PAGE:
Throughout the day, we'd been following the airline news. A power outage in Atlanta resulted in all of Delta's computer systems going down, which then led to the cancellation of hundreds of flights and delays for the rest.
We were hoping that that everything would work itself out before Traci had to leave, though that seemed unlikely. (I didn't want to make Traci's parents tend our kids for another night, but I was secretly hoping that her flight would be cancelled and we'd have one more night together.)
My wish almost came true. Right as Traci was about to step into the airport shuttle bus, the Delta app dinged and said the flight was delayed two hours. That gave us just enough time to eat dinner in Union Square. Thanks for the bonus time, Delta!
Traci's departure meant that I actually had to start working. I ironed my pants, tucked in my shirt, put on my backpack, and marched off the social media conference like a big boy.
At the end of the first day of the conference, there was a networking event with hors d'oeuvres and drinks. I skipped it so I could watch baseball.
Despite being directionally challenged, I was confident that I could find my way to the Oakland Coliseum for the A's game.
I made it to Oakland without any problems. Sure, it took me three tries to figure out how to print my ticket and I had to ask for help to find the right train, but I was feeling pretty good about my navigation skills.
Twenty minutes later, I stepped out of the train, bought a ticket from a scalper and headed for the first stadium entrance I could find.
When I walked in, I realized I hadn't gone in the main entrance. Instead, I was in the concourse behind the suites. And apparently, my scalped ticket gave me access to the Jewish Appreciation Night dinner. The next thing I knew, I was eating a free hummus wrap with some very friendly Jewish folks and listening to a klezmer band.
(I also stood in line to get a free A's blanket, complete with a Hebrew logo, but my scalped ticket did not include the blanket voucher. Bummer.)
Pleased with the hospitality and the company, but not satisfied by the hummus, I bought a bratwurst and headed to my seat. Luckily, I had eaten all of it before I realized that I was sitting in the Jewish Appreciation Night section. #ReligiousSensitivityFail
Currently in last place in the division, the A's are not much of fan draw these days. The Jewish section, however, was nearly full. Not only did that mean that I got to sit by a lot of very nice people (the Israeli girl with a piercing on the skin above her teeth shared her peanuts with me) but I made it on the Jumbotron as well.
The trip back to San Francisco wasn't quite as smooth. Knowing my tendency to get lost, before I left the hotel, I specifically asked the concierge how to get back from the game.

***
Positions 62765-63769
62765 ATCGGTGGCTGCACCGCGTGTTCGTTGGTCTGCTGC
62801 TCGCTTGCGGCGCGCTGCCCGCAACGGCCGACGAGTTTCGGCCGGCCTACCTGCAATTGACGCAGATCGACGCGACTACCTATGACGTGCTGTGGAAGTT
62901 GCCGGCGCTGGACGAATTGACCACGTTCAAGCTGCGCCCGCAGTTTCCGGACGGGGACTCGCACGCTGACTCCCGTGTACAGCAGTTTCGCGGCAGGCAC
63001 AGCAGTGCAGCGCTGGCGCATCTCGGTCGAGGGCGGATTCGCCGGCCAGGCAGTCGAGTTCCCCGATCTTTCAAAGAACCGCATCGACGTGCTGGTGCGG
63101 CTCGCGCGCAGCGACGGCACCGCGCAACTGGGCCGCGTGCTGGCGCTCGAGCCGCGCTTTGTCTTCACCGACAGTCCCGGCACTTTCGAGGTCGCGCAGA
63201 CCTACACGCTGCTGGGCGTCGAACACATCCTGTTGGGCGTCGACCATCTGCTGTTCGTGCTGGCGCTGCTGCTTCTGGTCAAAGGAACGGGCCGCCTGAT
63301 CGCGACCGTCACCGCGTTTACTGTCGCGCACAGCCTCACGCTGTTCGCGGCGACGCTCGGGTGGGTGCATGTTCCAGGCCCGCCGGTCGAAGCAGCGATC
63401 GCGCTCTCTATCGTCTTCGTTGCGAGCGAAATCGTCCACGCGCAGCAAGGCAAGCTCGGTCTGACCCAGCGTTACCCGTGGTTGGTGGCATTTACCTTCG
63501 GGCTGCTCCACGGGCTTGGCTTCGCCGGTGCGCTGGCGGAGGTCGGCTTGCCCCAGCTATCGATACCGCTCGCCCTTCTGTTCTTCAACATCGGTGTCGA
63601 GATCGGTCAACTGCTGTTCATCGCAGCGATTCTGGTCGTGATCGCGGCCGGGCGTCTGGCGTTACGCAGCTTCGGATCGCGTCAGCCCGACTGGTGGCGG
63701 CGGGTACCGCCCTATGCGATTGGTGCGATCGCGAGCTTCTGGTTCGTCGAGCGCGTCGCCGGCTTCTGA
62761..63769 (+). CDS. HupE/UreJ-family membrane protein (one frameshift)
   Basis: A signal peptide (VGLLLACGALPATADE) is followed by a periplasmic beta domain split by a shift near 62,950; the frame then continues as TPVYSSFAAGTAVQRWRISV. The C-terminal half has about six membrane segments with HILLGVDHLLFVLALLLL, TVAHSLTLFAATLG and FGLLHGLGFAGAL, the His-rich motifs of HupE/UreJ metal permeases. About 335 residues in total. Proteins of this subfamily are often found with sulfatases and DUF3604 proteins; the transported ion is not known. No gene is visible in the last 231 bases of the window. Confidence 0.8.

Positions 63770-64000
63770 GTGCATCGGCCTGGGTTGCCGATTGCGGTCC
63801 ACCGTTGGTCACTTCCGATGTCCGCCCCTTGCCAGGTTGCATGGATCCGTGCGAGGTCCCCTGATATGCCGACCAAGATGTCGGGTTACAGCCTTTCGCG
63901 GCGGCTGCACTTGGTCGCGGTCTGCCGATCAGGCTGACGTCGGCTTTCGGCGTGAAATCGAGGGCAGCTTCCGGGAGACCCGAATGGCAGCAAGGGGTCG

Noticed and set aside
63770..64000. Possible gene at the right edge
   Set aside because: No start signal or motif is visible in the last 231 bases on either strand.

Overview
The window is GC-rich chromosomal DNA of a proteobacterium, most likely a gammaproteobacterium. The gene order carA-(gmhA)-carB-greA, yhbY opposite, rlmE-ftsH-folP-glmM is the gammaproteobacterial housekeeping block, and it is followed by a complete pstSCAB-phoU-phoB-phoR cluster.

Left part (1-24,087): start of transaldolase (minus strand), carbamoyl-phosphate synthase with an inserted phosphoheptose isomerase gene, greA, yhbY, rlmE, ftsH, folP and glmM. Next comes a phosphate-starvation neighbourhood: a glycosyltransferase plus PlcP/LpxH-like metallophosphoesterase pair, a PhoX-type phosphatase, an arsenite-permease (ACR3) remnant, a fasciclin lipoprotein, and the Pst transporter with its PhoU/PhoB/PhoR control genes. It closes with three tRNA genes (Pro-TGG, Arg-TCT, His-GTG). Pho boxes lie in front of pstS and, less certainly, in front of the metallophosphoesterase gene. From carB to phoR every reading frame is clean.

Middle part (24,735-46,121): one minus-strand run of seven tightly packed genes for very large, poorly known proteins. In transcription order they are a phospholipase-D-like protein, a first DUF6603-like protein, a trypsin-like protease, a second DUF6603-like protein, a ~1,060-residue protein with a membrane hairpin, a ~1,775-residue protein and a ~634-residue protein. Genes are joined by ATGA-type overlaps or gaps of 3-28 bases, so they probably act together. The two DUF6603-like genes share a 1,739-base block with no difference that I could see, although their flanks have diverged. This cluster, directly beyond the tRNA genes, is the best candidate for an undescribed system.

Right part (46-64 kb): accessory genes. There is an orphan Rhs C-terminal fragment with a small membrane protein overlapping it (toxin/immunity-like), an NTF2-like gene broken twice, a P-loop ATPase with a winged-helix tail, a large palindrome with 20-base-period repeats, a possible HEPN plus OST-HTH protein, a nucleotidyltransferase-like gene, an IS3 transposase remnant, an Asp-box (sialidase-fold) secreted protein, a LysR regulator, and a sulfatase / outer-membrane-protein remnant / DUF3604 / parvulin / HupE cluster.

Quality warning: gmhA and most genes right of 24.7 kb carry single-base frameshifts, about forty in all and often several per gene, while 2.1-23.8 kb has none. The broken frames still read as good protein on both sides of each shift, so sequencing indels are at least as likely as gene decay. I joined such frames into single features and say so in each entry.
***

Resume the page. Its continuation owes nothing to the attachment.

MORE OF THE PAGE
"Oh, it's easy," she assured me. "All the trains head back to San Francisco."
I found the station. Sweet. I found my the platform. Yes. Trusting the concierge, I took the first train I saw. I was so proud of my navigation skills, I didn't even bother wondering if I was going the right direction for a few stops. That's when I decided to take a quick look at the map. Nope. Not going the right way. Going the entirely wrong way.
Knowing I was in trouble, I asked a very nice couple for help. They told me I could just take the next stop and head the other direction. (Rightfully) not trusting myself, I instead rode a few stops further and transferred when they did to make sure I got to the right place.
BART, you may have won this time. But I'll be back.
After the second day of the conference, I decided to stick a little closer to the hotel. I had a lovely stroll through Chinatown.
I couldn't resist buying some knockoff Golden State Warriors t-shirts (for the boys) and a solar-powered waving-kitty (for myself). Then I forced myself to leave because I kind of wanted to buy everything.
Then, just like that, the trip was over.
Though it was short, it was great to spend some alone time with Traci.
It was nice to step away from the office and get a bit of creative fresh air.
And it was great to wander around the city and find some inspiration.
I guess I need to get out more.
Sunday, August 07, 2016
Thursday, August 04, 2016
Saturday, July 30, 2016
Friday, July 29, 2016
Tuesday, July 26, 2016
Saturday, July 23, 2016
We're not exactly an outdoorsy family. ("Not exactly" means not at all.) But Traci decided that we should go to the ward campout.
Which required us to go camping.
Despite being an Eagle Scout (thanks, Mom), I have only slept in a tent one time in the last 20 years. Traci has slept in a tent ZERO times in the last 20 years. But she figured when needed to go since Curtis said, "What do you even do when you go camping?"
Luckily, our friends the Bawdens took care of us--tent, sleeping bags, and even an air mattress.